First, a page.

Eddie Elkins Orchestra: The Sneak
Eddie Elkins Orchestra
Recorded in 1922
Eddie Elkins was a minor dance-band leader who was fairly successful in the early 1920s, but then retired from the musical world to go into the stock market in 1932. His obituary in the New York Times (he died in 1984) makes him sound like one of the great names in American musical history, but then that’s what obituaries are for.
Born in San Francisco, Mr. Elkins was among the first to develop the use of elaborately arranged dance numbers for orchestras. He was also alert to new talent and under his baton musicians such as Tommy and Jimmy Dorsey, Red Nichols, Oscar Levant, Mannie Kline and others honed their techniques.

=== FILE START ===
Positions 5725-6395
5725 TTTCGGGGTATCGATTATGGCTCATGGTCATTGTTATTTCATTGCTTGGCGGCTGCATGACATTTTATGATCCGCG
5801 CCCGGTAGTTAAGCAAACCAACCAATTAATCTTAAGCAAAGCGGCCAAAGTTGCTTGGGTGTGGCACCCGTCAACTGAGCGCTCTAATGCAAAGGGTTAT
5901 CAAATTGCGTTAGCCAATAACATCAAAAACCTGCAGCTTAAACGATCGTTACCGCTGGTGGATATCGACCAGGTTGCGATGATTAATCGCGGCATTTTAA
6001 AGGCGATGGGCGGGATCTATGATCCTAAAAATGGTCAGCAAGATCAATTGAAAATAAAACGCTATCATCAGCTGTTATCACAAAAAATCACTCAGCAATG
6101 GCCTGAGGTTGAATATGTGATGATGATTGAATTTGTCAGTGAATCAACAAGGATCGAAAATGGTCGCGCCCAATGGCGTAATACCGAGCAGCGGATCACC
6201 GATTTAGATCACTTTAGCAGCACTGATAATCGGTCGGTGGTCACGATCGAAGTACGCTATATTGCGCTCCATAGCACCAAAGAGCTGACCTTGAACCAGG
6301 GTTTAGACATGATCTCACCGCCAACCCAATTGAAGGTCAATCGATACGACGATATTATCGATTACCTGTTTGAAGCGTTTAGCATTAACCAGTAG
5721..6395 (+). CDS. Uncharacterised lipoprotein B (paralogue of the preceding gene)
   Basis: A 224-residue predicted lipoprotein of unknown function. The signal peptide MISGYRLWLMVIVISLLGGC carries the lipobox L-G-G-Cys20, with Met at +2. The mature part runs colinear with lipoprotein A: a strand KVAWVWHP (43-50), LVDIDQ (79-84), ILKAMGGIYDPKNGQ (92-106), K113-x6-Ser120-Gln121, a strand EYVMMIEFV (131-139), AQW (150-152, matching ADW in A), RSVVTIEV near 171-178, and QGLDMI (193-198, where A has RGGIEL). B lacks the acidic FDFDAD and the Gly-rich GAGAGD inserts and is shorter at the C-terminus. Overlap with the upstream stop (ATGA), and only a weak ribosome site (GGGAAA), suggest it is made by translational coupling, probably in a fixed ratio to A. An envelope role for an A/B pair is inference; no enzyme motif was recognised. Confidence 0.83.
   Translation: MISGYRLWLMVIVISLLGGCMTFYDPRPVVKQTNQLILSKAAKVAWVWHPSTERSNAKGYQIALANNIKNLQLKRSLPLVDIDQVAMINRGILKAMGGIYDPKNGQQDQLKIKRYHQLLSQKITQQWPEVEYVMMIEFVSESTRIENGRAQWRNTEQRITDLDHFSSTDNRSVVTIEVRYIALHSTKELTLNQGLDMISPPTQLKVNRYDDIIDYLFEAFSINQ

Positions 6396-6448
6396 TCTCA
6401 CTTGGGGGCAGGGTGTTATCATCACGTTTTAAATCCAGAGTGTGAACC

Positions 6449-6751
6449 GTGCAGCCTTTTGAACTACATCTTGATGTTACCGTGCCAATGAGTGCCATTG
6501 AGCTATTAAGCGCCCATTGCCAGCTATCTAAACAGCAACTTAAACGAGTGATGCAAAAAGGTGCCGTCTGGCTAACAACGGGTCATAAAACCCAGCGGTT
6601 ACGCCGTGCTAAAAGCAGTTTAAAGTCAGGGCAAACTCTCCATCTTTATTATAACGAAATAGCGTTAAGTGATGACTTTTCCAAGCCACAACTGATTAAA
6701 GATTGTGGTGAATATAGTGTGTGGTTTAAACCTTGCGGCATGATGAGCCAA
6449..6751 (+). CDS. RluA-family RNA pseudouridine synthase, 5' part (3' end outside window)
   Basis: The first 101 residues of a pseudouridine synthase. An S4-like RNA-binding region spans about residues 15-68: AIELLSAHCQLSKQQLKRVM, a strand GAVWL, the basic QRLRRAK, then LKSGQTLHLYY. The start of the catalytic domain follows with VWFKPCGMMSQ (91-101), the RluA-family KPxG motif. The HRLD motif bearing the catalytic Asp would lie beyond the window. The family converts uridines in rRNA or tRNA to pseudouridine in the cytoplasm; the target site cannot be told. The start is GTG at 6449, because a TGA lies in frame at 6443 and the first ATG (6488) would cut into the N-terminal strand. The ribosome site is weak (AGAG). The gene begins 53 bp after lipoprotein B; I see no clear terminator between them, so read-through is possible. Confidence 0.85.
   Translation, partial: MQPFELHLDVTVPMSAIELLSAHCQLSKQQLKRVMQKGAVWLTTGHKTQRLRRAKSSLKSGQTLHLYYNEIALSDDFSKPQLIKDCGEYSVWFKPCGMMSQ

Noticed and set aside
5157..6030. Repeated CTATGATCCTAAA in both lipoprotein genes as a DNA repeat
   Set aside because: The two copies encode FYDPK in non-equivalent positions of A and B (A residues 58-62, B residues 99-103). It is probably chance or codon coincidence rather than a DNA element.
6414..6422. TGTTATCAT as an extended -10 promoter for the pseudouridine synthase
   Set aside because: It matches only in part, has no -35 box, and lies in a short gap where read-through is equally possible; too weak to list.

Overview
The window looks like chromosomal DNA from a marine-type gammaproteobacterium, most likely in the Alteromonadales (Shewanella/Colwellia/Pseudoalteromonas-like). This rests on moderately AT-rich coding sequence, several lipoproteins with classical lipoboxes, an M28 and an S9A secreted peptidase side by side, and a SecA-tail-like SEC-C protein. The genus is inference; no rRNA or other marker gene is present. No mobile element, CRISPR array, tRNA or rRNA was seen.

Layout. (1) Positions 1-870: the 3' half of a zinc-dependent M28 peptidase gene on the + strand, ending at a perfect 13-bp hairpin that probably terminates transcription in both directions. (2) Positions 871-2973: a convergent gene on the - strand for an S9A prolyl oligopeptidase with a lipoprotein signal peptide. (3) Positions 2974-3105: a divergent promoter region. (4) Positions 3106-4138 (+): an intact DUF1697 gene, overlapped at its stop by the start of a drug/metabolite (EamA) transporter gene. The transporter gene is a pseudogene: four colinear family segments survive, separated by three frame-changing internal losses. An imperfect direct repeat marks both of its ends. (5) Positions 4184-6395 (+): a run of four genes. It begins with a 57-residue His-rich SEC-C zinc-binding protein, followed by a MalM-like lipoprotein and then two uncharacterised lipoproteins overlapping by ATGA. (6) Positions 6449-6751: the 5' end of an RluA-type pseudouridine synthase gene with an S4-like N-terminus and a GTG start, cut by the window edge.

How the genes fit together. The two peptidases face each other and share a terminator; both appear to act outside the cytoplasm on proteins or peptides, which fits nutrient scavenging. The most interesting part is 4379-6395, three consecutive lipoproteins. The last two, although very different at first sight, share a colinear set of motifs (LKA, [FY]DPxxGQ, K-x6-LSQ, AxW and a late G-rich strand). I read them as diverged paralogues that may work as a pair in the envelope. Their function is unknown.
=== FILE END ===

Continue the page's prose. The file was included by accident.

It is at any rate interesting that a man who had been out of the music business for more than half a century nevertheless wanted to be remembered as a bandleader. The obituary says literally nothing about his life from 1932 to 1984. Children, learn this lesson from Mr. Elkins: Music is more important than the stock market.
This particular record is a clever novelty number, with an effective plodding beat that conjures up a musical picture of a Victorian melodrama villain peering out from behind his cape as he pauses in mid-stalk to twirl his mustache. It’s a bit scratchy from sitting in unsorted flea-market stacks, but not enough to ruin our enjoyment of the music.